Therefore, “economic competition” and “historical capitalism” are the two aspects of liberalism that, according to Röpke, Einaudi, and indeed Luigi Sturzo in his essay entitled “Ethics of economic laws” in 1958, have been often confused between each other. Now, in the historical transformation of ‘”economic competition” into “historical capitalism,” they discern the reasons of the disease that disastrously affected the twentieth century Europe.
The solution proposed by Röpke, and shared much by Einaudi and Sturzo, refers to the principles of the “liberalism of rules,” that of ‘”Ordo-liberalism,” developed by the interpreters of the Freiburg School. In other words, our authors propose to reform the economic system, creating a competitive economy around a legal order conform to it.
We can conclude by stating that it is rooted in our authors the awareness that freedom produces extremely fragile instruments, but that are the only at the level of human dignity, and that competition is not the product of case, but an artifact that is a result of centuries of civilization.
Paraphrasing the British liberal Catholic historian Lord Acton, Röpke, Einaudi and Sturzo shared the idea that “The plan of competition” is a delicate fruit, whose birth made way for a contribution of generations of women and men. It is our duty to nourish it today, to support and to defend from possible attacks, from attempts trying to suppress it, from everlasting temptation to do without it, by recurring to shortcuts dictated by the predominance of special interests.
Monopolies, cartels, authoritarianism, collectivism are the very mortal enemies of economic competition. According to Einaudi, Röpke recognized the merit of having produced a critical analysis of economic concepts, enabling the distinction between economic competition and historical capitalism: the first step towards a possible re-establishment of social order. An order in which the economic problem is brought within its bed, and through which we recognize the limitations and assumptions of the market.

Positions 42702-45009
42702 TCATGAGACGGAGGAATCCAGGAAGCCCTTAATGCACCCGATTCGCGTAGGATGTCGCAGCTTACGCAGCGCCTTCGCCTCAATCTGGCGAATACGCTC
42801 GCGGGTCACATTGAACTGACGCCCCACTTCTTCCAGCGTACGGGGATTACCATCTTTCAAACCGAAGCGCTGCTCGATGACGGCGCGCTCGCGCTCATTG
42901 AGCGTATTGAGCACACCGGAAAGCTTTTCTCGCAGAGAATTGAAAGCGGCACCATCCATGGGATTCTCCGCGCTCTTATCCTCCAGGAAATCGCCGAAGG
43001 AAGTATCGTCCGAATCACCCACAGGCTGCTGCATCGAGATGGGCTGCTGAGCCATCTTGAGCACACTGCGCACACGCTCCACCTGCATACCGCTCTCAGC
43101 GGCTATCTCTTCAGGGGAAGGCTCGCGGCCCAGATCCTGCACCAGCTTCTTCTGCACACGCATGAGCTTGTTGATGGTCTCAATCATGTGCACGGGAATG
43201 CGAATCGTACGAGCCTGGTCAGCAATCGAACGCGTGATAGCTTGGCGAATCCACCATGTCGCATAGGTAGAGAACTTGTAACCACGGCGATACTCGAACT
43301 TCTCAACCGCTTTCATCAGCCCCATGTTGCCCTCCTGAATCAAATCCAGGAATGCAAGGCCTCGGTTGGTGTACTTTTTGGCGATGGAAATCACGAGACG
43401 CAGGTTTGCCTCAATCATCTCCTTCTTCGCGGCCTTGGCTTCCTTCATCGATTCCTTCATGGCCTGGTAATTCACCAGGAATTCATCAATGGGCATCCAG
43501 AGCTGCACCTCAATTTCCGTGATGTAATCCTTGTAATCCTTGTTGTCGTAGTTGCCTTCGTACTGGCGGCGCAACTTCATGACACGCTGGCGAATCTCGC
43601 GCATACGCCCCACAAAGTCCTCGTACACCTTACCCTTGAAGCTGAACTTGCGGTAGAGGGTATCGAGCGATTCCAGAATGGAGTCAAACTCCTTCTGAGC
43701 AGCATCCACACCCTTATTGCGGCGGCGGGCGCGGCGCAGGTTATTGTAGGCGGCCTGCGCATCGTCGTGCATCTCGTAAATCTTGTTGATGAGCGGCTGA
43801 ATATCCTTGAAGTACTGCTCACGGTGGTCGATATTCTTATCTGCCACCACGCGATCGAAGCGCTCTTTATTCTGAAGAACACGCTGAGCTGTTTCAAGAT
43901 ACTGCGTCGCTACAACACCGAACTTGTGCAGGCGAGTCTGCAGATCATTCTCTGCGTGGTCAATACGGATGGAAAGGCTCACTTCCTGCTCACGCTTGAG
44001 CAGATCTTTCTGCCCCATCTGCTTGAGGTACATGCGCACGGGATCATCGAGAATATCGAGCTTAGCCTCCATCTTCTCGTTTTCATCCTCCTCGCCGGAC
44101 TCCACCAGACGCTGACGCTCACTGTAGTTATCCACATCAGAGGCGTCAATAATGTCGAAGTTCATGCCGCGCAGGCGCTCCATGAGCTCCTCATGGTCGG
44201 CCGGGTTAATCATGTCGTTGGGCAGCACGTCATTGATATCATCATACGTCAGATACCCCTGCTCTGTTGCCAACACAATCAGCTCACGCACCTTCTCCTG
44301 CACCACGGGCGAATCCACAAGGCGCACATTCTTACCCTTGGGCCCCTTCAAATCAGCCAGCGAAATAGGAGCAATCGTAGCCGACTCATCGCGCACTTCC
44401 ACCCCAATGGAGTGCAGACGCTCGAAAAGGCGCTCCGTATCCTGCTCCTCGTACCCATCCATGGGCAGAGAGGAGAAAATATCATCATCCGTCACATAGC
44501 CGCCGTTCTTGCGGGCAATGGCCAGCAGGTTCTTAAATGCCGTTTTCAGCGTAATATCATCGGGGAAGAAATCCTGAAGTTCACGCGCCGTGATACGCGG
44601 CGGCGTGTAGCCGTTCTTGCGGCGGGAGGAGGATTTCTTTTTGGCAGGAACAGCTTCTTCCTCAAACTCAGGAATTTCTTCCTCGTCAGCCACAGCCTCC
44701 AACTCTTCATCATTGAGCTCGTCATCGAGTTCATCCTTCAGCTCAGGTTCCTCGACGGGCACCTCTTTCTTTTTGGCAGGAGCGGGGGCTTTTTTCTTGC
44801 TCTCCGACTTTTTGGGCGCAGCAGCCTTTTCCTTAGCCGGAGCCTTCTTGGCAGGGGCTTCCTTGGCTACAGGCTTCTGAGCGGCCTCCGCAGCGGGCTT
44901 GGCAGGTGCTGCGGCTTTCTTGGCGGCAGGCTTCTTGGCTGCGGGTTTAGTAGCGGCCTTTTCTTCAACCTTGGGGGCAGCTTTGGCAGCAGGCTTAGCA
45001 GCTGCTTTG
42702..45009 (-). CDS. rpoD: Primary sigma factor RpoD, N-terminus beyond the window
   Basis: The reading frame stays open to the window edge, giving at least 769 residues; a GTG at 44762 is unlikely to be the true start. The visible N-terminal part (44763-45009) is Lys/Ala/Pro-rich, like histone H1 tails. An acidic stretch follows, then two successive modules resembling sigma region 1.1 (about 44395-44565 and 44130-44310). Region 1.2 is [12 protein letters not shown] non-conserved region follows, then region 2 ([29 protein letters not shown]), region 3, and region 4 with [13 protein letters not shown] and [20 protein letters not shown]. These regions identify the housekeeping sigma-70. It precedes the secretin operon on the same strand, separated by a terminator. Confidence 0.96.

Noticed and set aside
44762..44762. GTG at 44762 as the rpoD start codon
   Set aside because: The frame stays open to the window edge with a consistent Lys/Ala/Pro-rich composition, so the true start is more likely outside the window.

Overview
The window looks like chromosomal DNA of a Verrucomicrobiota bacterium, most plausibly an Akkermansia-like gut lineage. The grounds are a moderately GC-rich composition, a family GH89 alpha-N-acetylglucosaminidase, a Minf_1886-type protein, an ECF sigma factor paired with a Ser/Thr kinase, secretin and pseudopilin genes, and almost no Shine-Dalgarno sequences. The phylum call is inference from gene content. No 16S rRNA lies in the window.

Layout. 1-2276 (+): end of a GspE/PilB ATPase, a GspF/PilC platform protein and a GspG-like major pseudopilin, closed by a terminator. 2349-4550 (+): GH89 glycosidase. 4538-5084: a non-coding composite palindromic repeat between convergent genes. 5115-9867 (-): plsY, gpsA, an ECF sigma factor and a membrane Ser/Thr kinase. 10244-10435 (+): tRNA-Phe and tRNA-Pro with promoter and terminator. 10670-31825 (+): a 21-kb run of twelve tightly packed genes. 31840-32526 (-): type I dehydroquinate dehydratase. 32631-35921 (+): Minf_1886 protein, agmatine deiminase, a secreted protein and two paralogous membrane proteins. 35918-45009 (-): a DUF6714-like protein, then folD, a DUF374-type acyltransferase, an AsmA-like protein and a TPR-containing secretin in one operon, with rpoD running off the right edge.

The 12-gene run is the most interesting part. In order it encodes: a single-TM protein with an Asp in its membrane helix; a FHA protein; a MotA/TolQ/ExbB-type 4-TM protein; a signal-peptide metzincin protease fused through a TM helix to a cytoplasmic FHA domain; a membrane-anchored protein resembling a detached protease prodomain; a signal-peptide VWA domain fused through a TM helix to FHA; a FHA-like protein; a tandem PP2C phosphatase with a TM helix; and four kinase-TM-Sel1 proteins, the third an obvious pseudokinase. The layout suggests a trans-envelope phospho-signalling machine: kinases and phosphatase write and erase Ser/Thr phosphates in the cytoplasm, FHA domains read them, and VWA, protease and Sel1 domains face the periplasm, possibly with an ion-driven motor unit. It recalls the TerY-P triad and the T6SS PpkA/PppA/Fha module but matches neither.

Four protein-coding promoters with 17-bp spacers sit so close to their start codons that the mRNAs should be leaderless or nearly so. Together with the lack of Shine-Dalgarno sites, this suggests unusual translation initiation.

These were the problems that, from late 1920’s up to middle 1960’s, some intellectuals in various parts of Europe believed to have to face from a clear theory of the political and economic order. They didn’t want to abdicate to a self-sufficient populism, to an aggressive totalitarianism and to liberticidal protectionism, as they loved their own freedom more than anything else, and loved their homeland.
They were aware that no bureaucratic order – either public and private – can avoid nor neglect the reality that there is always something, as stated in the spiritual testament of Röpke, that goes “beyond supply and demand.” Such a thing is central to the human being: an ethical order that nowadays needs to be urgently addressed and understood in depth if we do not want to risk sacrificing the economic dynamism to the stagnation of collective agreements, or to the anarchism of individual interests. Such stagnation and anarchism are respectively sons of a corporatist logic or of an optimistic disregard towards the reasons of the social order and of the “civitas humana,” at the point to sacrifice free individual choices on the altar of the Big Planner’s “Fatal Conceit.”
Flavio Felice is Adjunct Scholar American Enterprise Institute and President of the Tocqueville-Acton Centre Studies